Global banks are delaying or revising plans to move hundreds of key staff from the City of London to the EU in the coming months, as bankers and traders balk at the prospect of being confined to new post-Brexit outposts if coronavirus travel restrictions intensify.
People familiar with the situation said eurozone regulators were becoming increasingly frustrated with some banks’ delays in implementing plans to relocate UK-based staff to cities such as Frankfurt and Paris before the Brexit transition period ends on December 31.
US and European banking giants had hoped to have tied down their Brexit staff relocations by now. But bankers who had planned on commuting weekly between their new EU bases and London homes have found the pandemic makes this all but impossible.
Those moving their whole family risk being trapped far from their relatives if national borders are locked down as they were earlier in the pandemic. Even visits home are uncertain given the UK’s unpredictable list of countries whose travellers must quarantine for 14 days.
“Obviously, Covid has had an impact on how people can move,” said a person familiar with one large US bank’s relocation planning. “Some who were due to leave and commute, they may have to delay because logistically it’s difficult.”
“I have heard some people squealing about moving because of corona, but usually the bigger worry is they might just lose their job,” said one European bank executive. “The concern is you get moved to Frankfurt and then fired soon after . . . there is a level of nervousness across the industry about whether there is a sustainable level of business in the eurozone to justify them moving.”
A person at Goldman Sachs said Covid and travel restrictions were “complicating” conversations with staff who had been identified for moves from the City, but that it hoped to have about 100 staff transferred to its new EU entities by early next year.
Credit Suisse, which has already completed most of its 250-300 Brexit relocations, is considering coronavirus contingency plans for the final cohort, a person involved in the plans said. These include temporarily putting people in EU cities with fewer restrictions than the Swiss bank’s Brexit hubs in Madrid and Frankfurt.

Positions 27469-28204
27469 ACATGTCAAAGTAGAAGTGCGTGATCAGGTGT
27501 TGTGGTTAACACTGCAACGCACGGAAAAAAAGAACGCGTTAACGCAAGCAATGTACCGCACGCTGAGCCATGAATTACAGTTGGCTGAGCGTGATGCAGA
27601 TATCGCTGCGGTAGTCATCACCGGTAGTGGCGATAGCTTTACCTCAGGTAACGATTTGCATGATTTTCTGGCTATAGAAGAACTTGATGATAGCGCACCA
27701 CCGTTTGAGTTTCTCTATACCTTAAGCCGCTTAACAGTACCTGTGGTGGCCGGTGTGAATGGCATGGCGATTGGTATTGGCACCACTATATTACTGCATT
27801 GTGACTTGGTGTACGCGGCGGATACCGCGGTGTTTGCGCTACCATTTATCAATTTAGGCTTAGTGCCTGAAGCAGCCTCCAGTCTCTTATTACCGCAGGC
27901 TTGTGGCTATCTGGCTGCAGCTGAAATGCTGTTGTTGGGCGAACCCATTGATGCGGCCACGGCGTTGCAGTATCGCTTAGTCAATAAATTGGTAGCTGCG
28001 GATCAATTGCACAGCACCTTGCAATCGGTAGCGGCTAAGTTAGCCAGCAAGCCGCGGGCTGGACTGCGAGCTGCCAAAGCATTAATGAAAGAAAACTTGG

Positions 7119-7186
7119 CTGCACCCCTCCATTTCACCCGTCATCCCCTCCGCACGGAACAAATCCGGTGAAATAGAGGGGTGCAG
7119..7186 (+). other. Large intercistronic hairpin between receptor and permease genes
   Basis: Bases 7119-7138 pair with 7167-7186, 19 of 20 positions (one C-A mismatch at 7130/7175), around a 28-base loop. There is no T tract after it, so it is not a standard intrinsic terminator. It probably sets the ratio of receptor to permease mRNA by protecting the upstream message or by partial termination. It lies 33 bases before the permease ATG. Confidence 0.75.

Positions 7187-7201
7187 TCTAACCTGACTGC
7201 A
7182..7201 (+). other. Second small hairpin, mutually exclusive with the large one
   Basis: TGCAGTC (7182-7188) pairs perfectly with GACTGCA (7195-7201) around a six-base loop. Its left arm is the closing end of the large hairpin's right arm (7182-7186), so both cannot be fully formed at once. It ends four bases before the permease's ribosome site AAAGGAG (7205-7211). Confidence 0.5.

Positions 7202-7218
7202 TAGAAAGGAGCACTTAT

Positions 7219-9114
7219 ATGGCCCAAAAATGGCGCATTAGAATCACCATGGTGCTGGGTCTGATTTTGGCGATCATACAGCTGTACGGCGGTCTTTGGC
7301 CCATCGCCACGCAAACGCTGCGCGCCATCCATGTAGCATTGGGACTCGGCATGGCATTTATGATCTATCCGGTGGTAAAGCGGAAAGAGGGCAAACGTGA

Morgan Stanley has already moved around 60 per cent of the 150 staff who will relocate to Frankfurt, with the remainder set to go by the end of the year, a person familiar with the situation said.
Citi said the “vast majority” of departing London staff have already moved, with the remainder due to go by the end of the year. The bank is adding 150-200 roles in the EU, between new hires and transfers. A person familiar with the plans said the remaining transfers may be delayed because of Covid, although the bank believes it can serve its European clients with staff who are already in location.
“We have not set any specific deadlines or sought any specific relief, however we remain in close dialogue with our UK and European regulators both in relation to our Brexit strategy and Covid response,” a spokesperson added.
JPMorgan recently asked relocating staff to indicate by the end of October whether they still planned to move to the bank’s Paris hub in the second half of 2020. The indications will not be binding, but reflect an increased urgency to work out who is staying and going.
“We’re at the point now where we need to lock people down — are they going or not going, [as] we will need a person in Paris [doing their job],” one executive said.
JPMorgan staff are being asked for information about any issues that could affect their decision, including jobs for partners and schools, and the bank said it would be understanding of people whose decision changes because of those issues. These moves are in addition to the 200 staff who were recently asked to go to the continent in JPMorgan’s first wave of transfers.
An executive at a French bank said coronavirus was a “mess” for them as they juggled operations between London and Paris. “It is very difficult, we have stopped travelling for the most part,” he said. “We have to see if we are done with Brexit relocations; I am not sure everything is over, we have to see what the deal is.”
Another bank said that regulators were “cognisant” of the difficulties created by the pandemic and were giving banking groups leeway. Andrea Enria, chairman of the ECB’s supervisory board, said in an interview on Friday that the banks “have moved significantly in the right direction” on their Brexit plans.
Behind the scenes, ECB officials are becoming increasingly frustrated with delays and suspect some banks are using the pandemic and restrictions imposed owing to rising infections as an excuse to delay moving key personnel.
Some banks have already completed their Brexit moves, including Bank of America, which has already transferred 450 people, and Barclays, which has moved 300 to Dublin and has another 1,500 working across the EU.
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